Ok, ok. So I’m featuring a Scottish wedding on the 4th of July, BUT it is also a Texas wedding and the red + blue color palette was just too perfect. Plus, I’m pretty much obsessed with it, and I couldn’t wait. There are so many great details and personal elements, so I’m going to comment about them throughout the feature and add some words from the bride as well.
Truthfully, some of my most cherished memories of the day are the quiet moments my now-husband and I spent getting ready together that morning. It meant the world to me that I was able to wear my grandmother’s wedding dress and my mother-in-law’s wedding veil, and my husband wore his own kilt in the muted tartan of MacDonald of Clanranald, with cufflinks that were a wedding gift from his grandmother to his grandfather.
We put a lot of time and thought into writing the wedding ceremony itself, incorporating a ring warming ceremony and reading two of our favourite poems: an untitled poem by Rainier Maria Rilke and “TeodoroLuna’s Two Kisses” by Alberto Rios. We both teared up during our vows, but luckily, Stephen had stashed some tissues in his sporran (Scottish for “man-purse”) beforehand.
Stephen and I met almost seven years ago in the Bahamas. After ten weeks spent living in tents, counting fish and falling in love, he went home to Scotland; I, to Texas. For five years, we wrote near-daily love letters from our opposite sides of the Atlantic until finally, in 2009, we both managed to move ourselves to London, and thence to Glasgow. Given the history of our relationship, the vintage airmail theme for our wedding evolved quite naturally; our mutual love of literature and my adoration of antique silver and china neatly rounded out the plans.
My husband and I spent ages designing, printing (on our trusty little iPixma printer), cutting and assembling all of the paper goods for the wedding, including the programs, table numbers and seat assignments, and personalized notecards we gave as favours.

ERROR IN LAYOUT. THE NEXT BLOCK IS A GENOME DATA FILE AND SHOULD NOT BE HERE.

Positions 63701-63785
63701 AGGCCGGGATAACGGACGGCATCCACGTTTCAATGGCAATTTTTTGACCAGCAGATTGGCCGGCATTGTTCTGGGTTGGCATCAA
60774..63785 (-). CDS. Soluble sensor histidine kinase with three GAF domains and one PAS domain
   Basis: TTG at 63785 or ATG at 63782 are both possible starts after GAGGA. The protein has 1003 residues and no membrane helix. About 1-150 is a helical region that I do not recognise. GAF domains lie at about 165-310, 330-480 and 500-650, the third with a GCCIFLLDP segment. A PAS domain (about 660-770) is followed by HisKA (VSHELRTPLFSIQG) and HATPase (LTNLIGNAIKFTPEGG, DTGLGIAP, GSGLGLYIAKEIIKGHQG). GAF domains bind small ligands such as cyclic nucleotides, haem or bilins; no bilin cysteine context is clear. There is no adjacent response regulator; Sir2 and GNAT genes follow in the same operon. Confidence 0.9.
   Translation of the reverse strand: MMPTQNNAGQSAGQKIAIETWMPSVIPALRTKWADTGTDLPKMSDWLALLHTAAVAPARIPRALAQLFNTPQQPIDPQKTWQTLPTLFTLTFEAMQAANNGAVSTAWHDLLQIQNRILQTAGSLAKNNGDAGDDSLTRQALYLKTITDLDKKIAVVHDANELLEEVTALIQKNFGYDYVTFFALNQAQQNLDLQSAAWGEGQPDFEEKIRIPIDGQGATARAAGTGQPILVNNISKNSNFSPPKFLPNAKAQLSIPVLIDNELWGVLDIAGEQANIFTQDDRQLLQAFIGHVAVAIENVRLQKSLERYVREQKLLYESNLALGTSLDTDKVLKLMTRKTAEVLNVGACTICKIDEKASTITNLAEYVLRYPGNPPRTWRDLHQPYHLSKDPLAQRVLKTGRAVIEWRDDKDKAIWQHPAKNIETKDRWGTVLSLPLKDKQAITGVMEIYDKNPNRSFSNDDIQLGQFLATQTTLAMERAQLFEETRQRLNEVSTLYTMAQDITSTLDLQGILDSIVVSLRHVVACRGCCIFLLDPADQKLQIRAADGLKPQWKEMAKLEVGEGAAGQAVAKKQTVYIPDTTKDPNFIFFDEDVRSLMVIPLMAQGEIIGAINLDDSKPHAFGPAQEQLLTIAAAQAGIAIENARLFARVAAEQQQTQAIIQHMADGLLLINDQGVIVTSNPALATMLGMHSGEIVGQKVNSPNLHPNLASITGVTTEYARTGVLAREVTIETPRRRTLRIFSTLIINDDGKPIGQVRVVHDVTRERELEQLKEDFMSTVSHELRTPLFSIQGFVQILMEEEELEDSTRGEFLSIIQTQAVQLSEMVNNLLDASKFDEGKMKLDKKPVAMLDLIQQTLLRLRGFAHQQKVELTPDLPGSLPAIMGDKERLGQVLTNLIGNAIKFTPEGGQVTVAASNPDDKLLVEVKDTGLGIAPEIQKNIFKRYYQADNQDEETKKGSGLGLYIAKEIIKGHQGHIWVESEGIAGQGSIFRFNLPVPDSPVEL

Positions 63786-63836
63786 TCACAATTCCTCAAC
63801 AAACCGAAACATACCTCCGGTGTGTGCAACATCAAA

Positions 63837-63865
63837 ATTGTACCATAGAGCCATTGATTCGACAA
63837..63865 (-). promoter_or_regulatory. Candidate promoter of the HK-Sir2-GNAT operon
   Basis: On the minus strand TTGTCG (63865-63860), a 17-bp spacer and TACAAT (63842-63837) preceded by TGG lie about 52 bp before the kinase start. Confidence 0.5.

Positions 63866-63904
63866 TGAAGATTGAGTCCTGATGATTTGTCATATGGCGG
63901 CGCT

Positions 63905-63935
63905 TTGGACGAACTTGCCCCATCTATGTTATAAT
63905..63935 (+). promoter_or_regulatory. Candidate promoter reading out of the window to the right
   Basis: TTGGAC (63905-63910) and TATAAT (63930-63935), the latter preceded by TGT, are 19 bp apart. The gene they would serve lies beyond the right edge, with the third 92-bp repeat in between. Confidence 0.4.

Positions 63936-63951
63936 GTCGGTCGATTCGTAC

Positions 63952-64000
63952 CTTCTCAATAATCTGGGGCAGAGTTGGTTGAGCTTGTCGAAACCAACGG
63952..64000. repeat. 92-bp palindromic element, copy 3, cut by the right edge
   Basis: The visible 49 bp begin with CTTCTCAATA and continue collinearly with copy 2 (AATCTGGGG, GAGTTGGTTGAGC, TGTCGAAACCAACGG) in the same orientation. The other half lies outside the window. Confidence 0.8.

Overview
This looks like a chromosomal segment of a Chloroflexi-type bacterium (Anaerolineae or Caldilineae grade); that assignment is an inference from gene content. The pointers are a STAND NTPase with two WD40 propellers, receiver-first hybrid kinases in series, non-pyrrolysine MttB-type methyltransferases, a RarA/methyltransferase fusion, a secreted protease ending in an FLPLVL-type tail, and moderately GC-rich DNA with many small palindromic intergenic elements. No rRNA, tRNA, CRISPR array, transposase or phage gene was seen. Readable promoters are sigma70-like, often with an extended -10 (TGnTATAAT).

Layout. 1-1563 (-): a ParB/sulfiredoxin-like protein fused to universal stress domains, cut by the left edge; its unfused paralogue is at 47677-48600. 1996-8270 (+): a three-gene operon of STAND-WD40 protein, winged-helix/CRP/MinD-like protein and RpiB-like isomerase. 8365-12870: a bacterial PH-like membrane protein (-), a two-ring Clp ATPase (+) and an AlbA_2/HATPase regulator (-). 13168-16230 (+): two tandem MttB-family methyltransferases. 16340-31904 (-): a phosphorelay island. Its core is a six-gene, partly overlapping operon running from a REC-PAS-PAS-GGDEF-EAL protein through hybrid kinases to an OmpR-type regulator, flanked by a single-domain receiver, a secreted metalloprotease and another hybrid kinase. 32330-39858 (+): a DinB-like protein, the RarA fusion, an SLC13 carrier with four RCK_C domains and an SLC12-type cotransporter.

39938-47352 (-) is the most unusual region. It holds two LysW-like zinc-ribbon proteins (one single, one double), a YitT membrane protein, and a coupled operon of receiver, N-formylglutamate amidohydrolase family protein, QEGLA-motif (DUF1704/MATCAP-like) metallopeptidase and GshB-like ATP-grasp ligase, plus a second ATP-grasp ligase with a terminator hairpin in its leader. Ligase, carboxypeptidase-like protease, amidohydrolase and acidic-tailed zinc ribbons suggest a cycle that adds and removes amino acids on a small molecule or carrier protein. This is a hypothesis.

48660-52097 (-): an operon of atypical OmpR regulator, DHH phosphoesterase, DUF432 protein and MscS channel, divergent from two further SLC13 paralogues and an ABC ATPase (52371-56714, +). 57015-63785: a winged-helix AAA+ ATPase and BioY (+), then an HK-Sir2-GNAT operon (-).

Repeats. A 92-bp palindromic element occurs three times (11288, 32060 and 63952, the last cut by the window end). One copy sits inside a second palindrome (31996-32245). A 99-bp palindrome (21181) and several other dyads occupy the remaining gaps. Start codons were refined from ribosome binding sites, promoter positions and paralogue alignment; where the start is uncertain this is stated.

And what advice does this bride have for planning couples? Things will go wrong, so don’t stress. You won’t care, and you may not even know:
The week after the wedding, my new husband and I had a great laugh when we sat down to think of all the things that actually “went wrong” – I realized the day before the wedding that I’d forgotten to rent tablecloths; our dear friends and ceremony readers had to stay home with a sick child; I galloped barefoot around the garden all morning setting up tables and then forgot to wash my feet before the wedding; my meticulously planned table service afternoon tea had to be served as a buffet at the last minute; we ended up with cakes and desserts that were almost all wrong (and a few hours late); the musicians didn’t learn our recessional; and probably any number of other things about which I never heard! Had anyone suggested to me a month beforehand that so many things would go wrong on the very day I’d been micromanaging for the past year, I probably would have cried. On the day of our wedding, though, I felt as though I was walking on clouds and I don’t think that anything could have dampened my happiness. It was such a peaceful, joyful day surrounded by our favourite people in the world, and all of my memories of the celebration are filled with laughter and contentment.
Isn’t this wedding ridiculously lovely? And literally every detail, element, and decision has a personal meaning behind it: the airmail theme, the attire, the vintage touches. And the couple’s story… so romantic! Oh, and although I never would have done it (or even thought to do it) I sort of LOVE that they got ready together. There is something so romantic and anticipatory about it, don’t you think?
Oh, and happy July 4th! And FYI, no post tomorrow since most of you are probably out enjoying the 4th today and won’t see this fab wedding until the 5th. So enjoy it for two days and come by Friday for some Friday Favorites!